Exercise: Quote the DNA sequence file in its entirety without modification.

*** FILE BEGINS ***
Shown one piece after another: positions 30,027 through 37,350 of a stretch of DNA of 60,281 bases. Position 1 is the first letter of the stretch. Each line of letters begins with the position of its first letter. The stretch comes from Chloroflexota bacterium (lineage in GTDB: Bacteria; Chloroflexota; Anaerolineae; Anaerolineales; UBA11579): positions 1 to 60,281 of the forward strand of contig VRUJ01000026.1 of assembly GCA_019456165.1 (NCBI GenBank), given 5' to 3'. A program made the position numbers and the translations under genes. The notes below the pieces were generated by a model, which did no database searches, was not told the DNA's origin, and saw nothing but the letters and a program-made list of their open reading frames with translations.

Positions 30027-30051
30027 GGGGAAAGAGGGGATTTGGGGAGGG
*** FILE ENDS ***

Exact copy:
Shown one piece after another: positions 30,027 through 37,350 of a stretch of DNA of 60,281 bases. Position 1 is the first letter of the stretch. Each line of letters begins with the position of its first letter. The stretch comes from Chloroflexota bacterium (lineage in GTDB: Bacteria; Chloroflexota; Anaerolineae; Anaerolineales; UBA11579): positions 1 to 60,281 of the forward strand of contig VRUJ01000026.1 of assembly GCA_019456165.1 (NCBI GenBank), given 5' to 3'. A program made the position numbers and the translations under genes. The notes below the pieces were generated by a model, which did no database searches, was not told the DNA's origin, and saw nothing but the letters and a program-made list of their open reading frames with translations.

Positions 30027-30051
30027 GGGGAAAGAGGGGATTTGGGGAGGG